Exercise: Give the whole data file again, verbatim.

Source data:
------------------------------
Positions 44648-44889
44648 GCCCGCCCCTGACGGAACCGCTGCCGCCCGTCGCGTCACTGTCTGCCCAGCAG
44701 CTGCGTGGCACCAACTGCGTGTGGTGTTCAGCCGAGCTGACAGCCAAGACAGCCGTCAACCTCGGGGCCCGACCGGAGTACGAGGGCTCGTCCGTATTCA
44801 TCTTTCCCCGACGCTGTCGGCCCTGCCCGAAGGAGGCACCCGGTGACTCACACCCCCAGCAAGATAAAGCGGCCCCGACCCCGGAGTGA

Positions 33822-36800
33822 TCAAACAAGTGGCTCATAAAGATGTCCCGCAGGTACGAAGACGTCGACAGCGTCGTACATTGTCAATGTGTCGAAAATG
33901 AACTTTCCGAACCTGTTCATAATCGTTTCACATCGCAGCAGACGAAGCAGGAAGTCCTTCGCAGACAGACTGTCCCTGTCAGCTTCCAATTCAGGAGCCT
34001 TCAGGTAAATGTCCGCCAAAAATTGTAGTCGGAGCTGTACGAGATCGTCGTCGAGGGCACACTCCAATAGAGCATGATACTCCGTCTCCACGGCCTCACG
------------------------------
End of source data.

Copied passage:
Positions 44648-44889
44648 GCCCGCCCCTGACGGAACCGCTGCCGCCCGTCGCGTCACTGTCTGCCCAGCAG
44701 CTGCGTGGCACCAACTGCGTGTGGTGTTCAGCCGAGCTGACAGCCAAGACAGCCGTCAACCTCGGGGCCCGACCGGAGTACGAGGGCTCGTCCGTATTCA
44801 TCTTTCCCCGACGCTGTCGGCCCTGCCCGAAGGAGGCACCCGGTGACTCACACCCCCAGCAAGATAAAGCGGCCCCGACCCCGGAGTGA

Positions 33822-36800
33822 TCAAACAAGTGGCTCATAAAGATGTCCCGCAGGTACGAAGACGTCGACAGCGTCGTACATTGTCAATGTGTCGAAAATG
33901 AACTTTCCGAACCTGTTCATAATCGTTTCACATCGCAGCAGACGAAGCAGGAAGTCCTTCGCAGACAGACTGTCCCTGTCAGCTTCCAATTCAGGAGCCT
34001 TCAGGTAAATGTCCGCCAAAAATTGTAGTCGGAGCTGTACGAGATCGTCGTCGAGGGCACACTCCAATAGAGCATGATACTCCGTCTCCACGGCCTCACG